James Hardie has today launched the latest in a series of planned product innovations; the HardieWindbreaker™ sheathing board.

Adam Botterill, country manager for James Hardie UK, comments: “As a world leading materials manufacturer, we believe in developing products that will give specifiers and contractors maximum design flexibility.”

“Reducing site time is a key innovation driver in the industry at present, and consequently, we have seen a sharp increase in the application of lightweight steel framing systems, together with a steady decrease in the use of blockwork. For us, offering an engineered sheathing board is a key part of our product offering to accommodate emerging market trends.”

“Both commercial and residential design styles are changing; architects want flexibility to design using mixed materials and oblique angles, and developers want a quicker, easier installation that will achieve the end result on time, to budget, and with minimal disruption to surrounding communities.”

“The use of lightweight construction with complementary sheathing boards allows for the development of lighter, more sustainable buildings that can be delivered at speed, without the need for wet trades or specialised labour that is in short supply.”

HardieWindbreaker™ sheathing boards can be used to quickly weather-proof a building during the construction phase, allowing interior trades to commence work faster and boost productivity on site. With an engineered fibre cement core encapsulated in a robust, water repellent sealer, the boards will not warp or shrink when exposed to adverse climates, and offer a guaranteed 12 months exposure during construction. The boards are lightweight, easy to cut flexible to handle and can be fixed using either screws, staples or nails.

HardieWindbreaker boards are A2 non-combustible, offering 60 minutes fire protection in compliance with current Building Regulations Approved Document B (fire safety).

Designed and tested across both the US and European research and development facilities at James Hardie, materials scientists have ensured the final product delivers superior weather tightness and enhanced performance in extra high wind zones, offering wind resistance up to 5800 UFL (approx. 350 miles per hour)*. The product comes with a 15 year manufacturers’ warranty.

*Mechanical fixing to SFS frames

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From housebuilders to homeowners, James Hardie, the UK’s leading fibre cement cladding manufacturer, has seen a significant shift in colour trends, which is why the company is launching a brand-new colour palette. The new palette features four new colours, Anthracite Grey, Grey Slate, Pearl Grey and Rich Espresso; two of which are European exclusives, and all of which take inspiration from a change in taste to monochrome.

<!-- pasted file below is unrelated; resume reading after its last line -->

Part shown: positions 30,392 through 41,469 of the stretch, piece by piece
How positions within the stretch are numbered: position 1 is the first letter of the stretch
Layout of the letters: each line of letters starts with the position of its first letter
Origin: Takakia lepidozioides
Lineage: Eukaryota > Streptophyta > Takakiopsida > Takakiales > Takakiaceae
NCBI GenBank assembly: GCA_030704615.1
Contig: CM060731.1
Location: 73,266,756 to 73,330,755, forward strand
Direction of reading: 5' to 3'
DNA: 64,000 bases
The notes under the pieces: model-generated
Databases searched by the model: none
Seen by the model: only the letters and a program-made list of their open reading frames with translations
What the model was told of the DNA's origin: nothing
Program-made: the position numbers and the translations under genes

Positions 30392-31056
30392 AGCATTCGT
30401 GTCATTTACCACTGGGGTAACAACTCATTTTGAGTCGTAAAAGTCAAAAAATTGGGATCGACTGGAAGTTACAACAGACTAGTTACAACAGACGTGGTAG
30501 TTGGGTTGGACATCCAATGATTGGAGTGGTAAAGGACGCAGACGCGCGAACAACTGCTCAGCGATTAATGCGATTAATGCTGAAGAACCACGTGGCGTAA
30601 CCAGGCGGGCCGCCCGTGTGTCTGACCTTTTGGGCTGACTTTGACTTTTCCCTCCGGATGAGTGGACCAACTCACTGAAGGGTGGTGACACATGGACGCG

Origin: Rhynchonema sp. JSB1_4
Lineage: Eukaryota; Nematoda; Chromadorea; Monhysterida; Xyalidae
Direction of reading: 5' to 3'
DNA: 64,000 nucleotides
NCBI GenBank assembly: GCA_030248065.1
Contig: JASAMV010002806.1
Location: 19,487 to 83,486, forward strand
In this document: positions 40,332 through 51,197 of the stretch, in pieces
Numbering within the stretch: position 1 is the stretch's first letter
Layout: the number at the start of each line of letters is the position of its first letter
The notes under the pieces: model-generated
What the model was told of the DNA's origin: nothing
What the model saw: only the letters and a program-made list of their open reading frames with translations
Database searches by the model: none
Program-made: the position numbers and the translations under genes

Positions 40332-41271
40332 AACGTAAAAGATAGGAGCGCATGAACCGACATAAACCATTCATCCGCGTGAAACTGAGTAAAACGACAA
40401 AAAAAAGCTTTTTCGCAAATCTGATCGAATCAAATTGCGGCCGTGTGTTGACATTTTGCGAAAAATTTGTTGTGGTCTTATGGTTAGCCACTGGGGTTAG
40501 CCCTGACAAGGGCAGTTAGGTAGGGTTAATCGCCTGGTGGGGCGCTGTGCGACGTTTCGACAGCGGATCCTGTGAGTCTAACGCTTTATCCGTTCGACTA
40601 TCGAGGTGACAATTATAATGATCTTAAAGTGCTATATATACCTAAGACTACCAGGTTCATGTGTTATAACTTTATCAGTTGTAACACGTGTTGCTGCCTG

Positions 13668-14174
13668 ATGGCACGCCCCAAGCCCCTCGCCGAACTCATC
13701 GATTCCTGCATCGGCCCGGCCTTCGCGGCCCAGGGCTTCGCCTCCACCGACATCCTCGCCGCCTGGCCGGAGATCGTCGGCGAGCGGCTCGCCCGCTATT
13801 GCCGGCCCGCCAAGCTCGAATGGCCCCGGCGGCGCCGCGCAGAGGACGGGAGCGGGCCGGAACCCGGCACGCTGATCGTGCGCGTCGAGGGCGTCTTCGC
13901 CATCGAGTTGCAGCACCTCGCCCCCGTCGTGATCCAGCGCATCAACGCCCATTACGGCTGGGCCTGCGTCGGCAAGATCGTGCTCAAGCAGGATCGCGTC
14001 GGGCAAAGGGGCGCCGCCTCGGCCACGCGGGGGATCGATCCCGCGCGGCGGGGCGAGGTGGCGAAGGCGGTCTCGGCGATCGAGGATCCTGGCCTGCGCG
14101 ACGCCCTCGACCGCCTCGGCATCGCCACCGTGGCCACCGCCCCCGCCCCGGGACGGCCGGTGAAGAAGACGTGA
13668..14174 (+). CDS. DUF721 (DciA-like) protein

In recent months James Hardie worked alongside many industry experts, including the late Professor Will Alsop OBE, world-renowned architect and director of aLL Design, to extensively research colour trends in the UK residential sector. This resulted in some fascinating insight into the shift in trends around UK home design. The research showed that in the last five years, there has been an emerging trend in monochrome and muted design styles, with homeowners choosing black, grey, white and off-white shades. In the last year, these colours have accounted for more than 70% of cladding sales, whereas five years ago the same palette would have accounted for just under 50% of sales.

Rob Windle, managing director for James Hardie UK comments: “Across the full spectrum of our customers – architects, housebuilders, specifiers and homeowners – we know that a property’s exterior is an important way to make a design statement. Will Alsop was renowned for his imaginative use of colour and, through his lens, we have created a colour palette that is both bold and elegant.

James Hardie

Colour choice in facades is a vital part of our design process. As trends change we wanted to make sure we created a new generation of classics, not simply to respond to fashion, and I really believe this new palette will last for many years to come.

A monochrome palette is surprisingly far-reaching, offering the chance to be understated and restrained, or imaginative and striking. It is exciting to release the palette into the market and see the varied outcomes realised in inspirational design.”

Tracey Kisbee of Taylor Roberts architects added, “As a practice working on many housing schemes, we have been specifying James Hardie cladding products for several years now. We are very excited about this new colour palette, as it will greatly enhance our offering to clients who are looking to capitalize on the latest colour trends. The new colours are a big step forward and the new palette gives a fresh, contemporary offering to the rainscreen facades market.”